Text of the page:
Support for PBS Parents provided by:


  • Cat in the Hat
  • Curious George
  • Daniel Tiger
  • Dinosaur Train
  • Odd Squad
  • Peg + Cat
  • Sid the Science Kid
  • Super Why!
  • Wild Kratts
  • Martha Speaks
  • WordGirl
  • Thomas & Friends
  • Arthur
  • Sesame Street
  • The Electric Company
  • Cyberchase
  • Between the Lions
  • Mama Mirabelle
  • Caillou
  • Chuck Vanderchuck
  • Oh Noah
  • Fetch!
  • Fizzy's Lunch Lab
  • Maya & Miguel
  • Mister Rogers
  • Postcards from Buster
  • Clifford
  • SciGirls
  • Wilson & Ditch
  • WordWorld
  • DragonFly TV
  • ZOOM

Growing Takes Time

With this activity, children can see day by day that living things grow.

Description

With this activity, children can see day by day that living things grow.

Materials

• 3 or 4 dried beans
• Paper towels
• Glass jar with lid
• Water

Directions

Most plants grow very slowly. Here are some plants that grow rather quickly, so your child can see changes in a few days or a week.

  • Soak the dried beans overnight in some water. This will make the beans grow faster.
  • Line a jar with damp paper towels.
  • Place 3 or 4 dried beans between the towels and the jar so you can see them through the sides of the glass.
  • Keep the paper towels damp by adding a little bit of water to the bottom of the jar each day, as needed.
  • Check the seeds from time to time for signs of growth.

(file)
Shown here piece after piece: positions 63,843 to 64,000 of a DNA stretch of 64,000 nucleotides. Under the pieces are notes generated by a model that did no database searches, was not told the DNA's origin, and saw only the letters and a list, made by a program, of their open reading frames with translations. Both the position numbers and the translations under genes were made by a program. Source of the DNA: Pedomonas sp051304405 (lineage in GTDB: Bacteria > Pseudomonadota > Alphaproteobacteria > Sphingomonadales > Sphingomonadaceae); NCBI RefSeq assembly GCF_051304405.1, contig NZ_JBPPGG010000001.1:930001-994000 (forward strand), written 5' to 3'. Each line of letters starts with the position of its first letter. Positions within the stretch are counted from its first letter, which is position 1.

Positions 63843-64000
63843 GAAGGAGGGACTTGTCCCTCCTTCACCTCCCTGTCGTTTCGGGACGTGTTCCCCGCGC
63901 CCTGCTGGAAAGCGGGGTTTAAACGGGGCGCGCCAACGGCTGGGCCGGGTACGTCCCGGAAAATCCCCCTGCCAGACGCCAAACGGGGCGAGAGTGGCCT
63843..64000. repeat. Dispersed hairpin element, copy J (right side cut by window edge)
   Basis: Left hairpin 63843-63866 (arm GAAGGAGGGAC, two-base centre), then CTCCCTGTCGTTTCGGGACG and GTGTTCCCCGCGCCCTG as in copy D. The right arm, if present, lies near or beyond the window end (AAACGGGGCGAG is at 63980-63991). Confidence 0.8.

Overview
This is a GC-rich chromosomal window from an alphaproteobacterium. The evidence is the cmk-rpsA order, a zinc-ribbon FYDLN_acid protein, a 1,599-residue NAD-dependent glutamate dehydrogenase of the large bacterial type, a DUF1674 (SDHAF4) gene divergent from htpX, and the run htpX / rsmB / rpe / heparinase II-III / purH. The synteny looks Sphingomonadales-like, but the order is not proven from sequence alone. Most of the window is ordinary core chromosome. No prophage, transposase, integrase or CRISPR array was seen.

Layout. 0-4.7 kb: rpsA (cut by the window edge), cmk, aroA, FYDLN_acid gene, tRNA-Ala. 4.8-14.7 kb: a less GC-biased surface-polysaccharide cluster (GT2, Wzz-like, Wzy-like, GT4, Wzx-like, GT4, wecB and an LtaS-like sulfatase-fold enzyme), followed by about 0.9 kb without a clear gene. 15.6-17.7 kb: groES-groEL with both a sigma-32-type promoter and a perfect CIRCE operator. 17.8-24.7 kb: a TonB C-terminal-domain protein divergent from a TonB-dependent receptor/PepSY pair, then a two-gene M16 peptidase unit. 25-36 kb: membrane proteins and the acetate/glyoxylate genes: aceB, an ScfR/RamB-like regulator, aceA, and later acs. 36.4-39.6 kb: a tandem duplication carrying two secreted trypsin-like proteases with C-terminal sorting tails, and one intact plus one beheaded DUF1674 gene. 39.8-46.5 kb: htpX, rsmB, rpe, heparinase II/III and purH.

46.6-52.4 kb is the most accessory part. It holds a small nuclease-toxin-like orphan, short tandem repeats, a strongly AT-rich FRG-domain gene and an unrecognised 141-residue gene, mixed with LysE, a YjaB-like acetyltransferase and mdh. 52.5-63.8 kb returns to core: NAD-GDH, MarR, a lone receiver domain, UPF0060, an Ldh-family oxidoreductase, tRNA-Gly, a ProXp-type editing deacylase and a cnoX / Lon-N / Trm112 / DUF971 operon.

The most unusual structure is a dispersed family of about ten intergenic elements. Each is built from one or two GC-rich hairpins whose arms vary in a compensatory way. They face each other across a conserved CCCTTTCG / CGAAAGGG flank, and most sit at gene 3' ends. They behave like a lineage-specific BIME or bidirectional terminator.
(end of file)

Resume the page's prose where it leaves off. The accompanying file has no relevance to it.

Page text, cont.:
• Within a week, the beans should sprout and start to grow. Eventually, leaves will begin to grow on the stem. Your child could make a chart to graph the height of the stem.
  • If it’s spring or summer, your child could plant the sprouts outdoors when the plants are about 2 inches tall. Your child can watch for changes that take place outdoors—more leaves, blossoms, and tiny beans. If the beans grow large enough, your child can open one and look at the new bean seeds inside.

Take It Further

It’s helpful to talk with children about times when they might have wait and prepare them with strategies of things they can do.

  • Waiting for a grownup to help them do something
  • Waiting to have a turn with a toy
  • Waiting for their parents to pick them up
  • Waiting for a special holiday or birthday
  • Waiting for a friend to arrive
  • Waiting in a doctor’s office

What other times can they think of?

Talk About It

How do children feel when they have to wait? Your children might enjoy hearing about times when it’s hard for you to wait, too. This is a good chance to talk about things they can do when they have to wait like: looking at a book, drawing a picture, or even thinking about a happy time they’ve had.


You May Also Like


Produced by: Support from:
The Fred Rogers Company logo   Corporation for Public Broadcasting logo

What's this?

PBS Parents Picks

  1. DIY Wrapping Paper image

    DIY Wrapping Paper

    Make your own kid-friendly wrapping paper this holiday season!


  2. PBS KIDS Holiday Coloring Pages image

    PBS KIDS Holiday Coloring Pages

    We put together a collection of coloring pages featuring your child's favorite PBS Kids characters. Just click, print, and color.


  3. From Our Sponsor image

    From Our Sponsor

    Cuties are back in season. Stock up today and unwrap sweetness.


PBS Parents Newsletter

Find activities, parenting tips, games from your child's favorite PBS KIDS programs and more.

×